Engineer the Future aims to attract more kids to study natural sciences and eventually seek careers as engineers – a growing job sector, already in need of more applicants in the near future. A key focus area for the initiative is to maintain school children’s interest in natural science through the support of private sector engineers, filling a gap as child educators today are generally not specialized in this field.
Our Danish engineers recently stepped up to contribute to this goal, including 27-year-old Test Engineer, Kasper Kloborg. Along with five peers, Kasper received training in how to modify and integrate his specific field of interest into classroom interactions.
As a Test Engineer, Kasper had a clear view on how to engage kids. “I basically try to come up with different ways to break stuff,” he explained. “I think that many school children have this idea that an engineer sits behind a computer screen crunching numbers all day. In fact, most of my time is spent in test facilities and laboratories contemplating ways to stress materials, which requires that I’m creative, curious and somewhat bold, as we try to push the limits.”
Kasper and his five colleagues are now on stand-by, ready to roll out to classrooms across Denmark as experts in their individual fields. Their mission is clear: to invigorate the youthful joy of using the imagination to create, discover and refine.
“We have all tried bending a paperclip backward and forward until it breaks. I’ll bring similar examples into the classroom and let kids attempt to break and stress blade materials, to give them a sense of the strength, weight and durability of different materials,” Kasper explained.
Try, fail, adjust and try again. And again
Kasper’s colleagues agree that using hands-on examples, related to real life, is the way to engage children.
“I want children to know that most of the time we are, in many ways, at play within our field of interest. Personally, I think it’s really fascinating being able to take different materials that you wouldn’t usually come across, challenge their capabilities and come up with ways to strengthen their weak points. Who hasn’t done that as a child, playing with building blocks, making a ramp or constructing a kite?” said Jesper Thuesen, Composite Mechanics Specialist.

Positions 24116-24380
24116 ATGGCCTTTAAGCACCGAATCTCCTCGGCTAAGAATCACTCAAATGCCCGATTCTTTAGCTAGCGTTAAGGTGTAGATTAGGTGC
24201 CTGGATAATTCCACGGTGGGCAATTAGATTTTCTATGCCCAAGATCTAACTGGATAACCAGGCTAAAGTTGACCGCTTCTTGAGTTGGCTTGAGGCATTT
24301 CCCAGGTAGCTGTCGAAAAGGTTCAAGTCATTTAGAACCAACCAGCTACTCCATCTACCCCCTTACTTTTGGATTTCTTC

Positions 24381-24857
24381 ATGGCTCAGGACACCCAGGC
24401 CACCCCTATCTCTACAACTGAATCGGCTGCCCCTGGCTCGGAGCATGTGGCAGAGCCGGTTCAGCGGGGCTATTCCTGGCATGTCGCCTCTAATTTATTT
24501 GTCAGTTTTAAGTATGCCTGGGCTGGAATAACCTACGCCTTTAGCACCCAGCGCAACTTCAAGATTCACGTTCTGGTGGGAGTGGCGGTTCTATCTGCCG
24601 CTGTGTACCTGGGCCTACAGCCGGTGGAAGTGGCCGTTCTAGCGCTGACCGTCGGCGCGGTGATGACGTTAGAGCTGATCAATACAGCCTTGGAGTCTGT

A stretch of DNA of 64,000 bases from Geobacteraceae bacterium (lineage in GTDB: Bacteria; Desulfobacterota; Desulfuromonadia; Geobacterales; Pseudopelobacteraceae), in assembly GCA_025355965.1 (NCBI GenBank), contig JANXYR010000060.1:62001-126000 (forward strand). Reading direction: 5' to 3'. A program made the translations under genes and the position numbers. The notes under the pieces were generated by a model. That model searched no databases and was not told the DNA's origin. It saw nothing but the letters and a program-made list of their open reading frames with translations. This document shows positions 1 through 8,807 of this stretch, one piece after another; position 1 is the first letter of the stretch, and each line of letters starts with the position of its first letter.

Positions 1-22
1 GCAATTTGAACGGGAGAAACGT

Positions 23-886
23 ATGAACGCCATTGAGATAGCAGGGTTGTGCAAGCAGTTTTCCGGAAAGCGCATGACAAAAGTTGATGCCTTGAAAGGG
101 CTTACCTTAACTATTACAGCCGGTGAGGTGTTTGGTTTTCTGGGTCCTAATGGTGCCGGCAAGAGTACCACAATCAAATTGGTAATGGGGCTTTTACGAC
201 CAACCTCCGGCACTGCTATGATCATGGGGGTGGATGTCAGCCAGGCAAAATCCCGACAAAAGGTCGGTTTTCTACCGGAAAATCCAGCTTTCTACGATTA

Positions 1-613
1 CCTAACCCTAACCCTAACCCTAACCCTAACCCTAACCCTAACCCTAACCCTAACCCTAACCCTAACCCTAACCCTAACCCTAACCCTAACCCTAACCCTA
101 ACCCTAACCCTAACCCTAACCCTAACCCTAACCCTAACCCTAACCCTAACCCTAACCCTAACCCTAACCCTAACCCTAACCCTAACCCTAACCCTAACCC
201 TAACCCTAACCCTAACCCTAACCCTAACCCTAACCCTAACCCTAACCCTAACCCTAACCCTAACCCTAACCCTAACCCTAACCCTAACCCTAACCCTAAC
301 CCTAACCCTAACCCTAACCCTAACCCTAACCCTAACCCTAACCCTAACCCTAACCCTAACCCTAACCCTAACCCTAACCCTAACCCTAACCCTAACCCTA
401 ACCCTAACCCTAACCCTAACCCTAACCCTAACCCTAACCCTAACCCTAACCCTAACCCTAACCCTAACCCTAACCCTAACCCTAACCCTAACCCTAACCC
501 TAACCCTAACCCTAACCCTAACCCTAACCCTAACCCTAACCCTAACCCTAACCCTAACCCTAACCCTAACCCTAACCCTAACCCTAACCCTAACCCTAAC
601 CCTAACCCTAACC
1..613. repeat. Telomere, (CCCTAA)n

Children are already engineers
Conceptual Design Engineer, Armin Hermes, was himself inspired through play when deciding to become an engineer. “I think many children perceive engineering as something where you mainly delve into mathematical equations and such. When I was a kid, I was already interested in LEGO Technic, figuring out how things work and contemplating different properties of nature. That is still basically what I do! That interest made it easier for me to choose my career path,” he said.
Engineer the Future is a broad collaboration between Danish companies, educational institutions and organizations who share the common purpose of ensuring a qualified, technically-insightful workforce in the future. A recent study from the union for engineers IDA and Confederation of Danish Industries described an expected future shortage of specialists in the field of natural sciences, including engineers. One of the reasons is an inability to maintain schoolchildren’s interest in the natural sciences, partly because child educators today are generally not specialized in this field.
The principle behind the collaboration is based on mutual benefits for businesses and the educational system, as businesses get to inspire and motivate next generation specialists, and the school system receives applicable and practical examples from the real world to base their teachings upon.
Denmark's 2016 Engineer the Future Ambassador
Our engineers contribute to Engineer the Future in a variety of ways. Check out this home video from Mohammed - his first post last year on Engineer the Future's Facebook page.